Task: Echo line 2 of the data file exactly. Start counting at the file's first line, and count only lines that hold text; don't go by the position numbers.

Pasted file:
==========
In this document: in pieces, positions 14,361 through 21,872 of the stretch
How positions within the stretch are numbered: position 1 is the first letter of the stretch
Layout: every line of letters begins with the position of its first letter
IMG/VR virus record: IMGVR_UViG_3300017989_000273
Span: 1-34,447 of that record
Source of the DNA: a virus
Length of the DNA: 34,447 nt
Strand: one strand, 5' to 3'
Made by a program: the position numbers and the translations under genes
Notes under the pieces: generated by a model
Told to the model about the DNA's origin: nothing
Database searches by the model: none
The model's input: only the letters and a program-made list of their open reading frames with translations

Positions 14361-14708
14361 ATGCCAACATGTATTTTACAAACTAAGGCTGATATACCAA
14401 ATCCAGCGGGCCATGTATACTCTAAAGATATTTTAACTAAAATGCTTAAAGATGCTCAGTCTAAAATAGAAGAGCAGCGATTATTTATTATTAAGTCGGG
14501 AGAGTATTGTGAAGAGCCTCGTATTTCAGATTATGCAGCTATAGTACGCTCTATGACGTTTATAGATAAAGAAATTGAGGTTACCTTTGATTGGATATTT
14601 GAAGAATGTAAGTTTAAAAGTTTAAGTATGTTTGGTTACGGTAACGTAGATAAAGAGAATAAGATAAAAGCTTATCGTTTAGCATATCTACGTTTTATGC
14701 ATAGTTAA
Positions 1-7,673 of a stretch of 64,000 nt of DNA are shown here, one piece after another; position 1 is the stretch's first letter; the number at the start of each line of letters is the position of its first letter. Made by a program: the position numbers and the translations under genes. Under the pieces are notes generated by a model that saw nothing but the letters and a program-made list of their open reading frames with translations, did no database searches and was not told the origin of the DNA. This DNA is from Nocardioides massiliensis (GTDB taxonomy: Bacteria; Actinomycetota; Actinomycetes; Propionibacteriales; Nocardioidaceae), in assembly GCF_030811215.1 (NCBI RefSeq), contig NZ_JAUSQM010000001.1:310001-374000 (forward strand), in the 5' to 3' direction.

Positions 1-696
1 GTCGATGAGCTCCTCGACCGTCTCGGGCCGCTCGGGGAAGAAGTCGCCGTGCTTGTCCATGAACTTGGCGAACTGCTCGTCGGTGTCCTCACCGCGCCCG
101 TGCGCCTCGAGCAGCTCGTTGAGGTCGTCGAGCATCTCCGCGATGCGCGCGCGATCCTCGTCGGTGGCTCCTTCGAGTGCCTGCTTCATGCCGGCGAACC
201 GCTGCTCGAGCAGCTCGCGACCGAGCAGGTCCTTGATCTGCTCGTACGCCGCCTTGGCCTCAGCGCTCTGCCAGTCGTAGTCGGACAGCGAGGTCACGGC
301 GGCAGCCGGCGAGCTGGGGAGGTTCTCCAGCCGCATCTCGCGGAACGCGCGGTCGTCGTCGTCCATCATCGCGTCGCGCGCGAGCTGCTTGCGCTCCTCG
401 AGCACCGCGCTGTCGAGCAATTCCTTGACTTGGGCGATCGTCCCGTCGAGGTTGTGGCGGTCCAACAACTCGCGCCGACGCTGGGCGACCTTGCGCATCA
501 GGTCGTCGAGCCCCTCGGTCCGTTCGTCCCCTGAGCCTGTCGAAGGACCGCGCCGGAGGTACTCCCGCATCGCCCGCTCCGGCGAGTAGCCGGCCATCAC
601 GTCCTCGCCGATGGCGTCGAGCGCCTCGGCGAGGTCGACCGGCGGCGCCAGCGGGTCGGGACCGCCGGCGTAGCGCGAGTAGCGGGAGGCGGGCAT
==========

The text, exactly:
How positions within the stretch are numbered: position 1 is the first letter of the stretch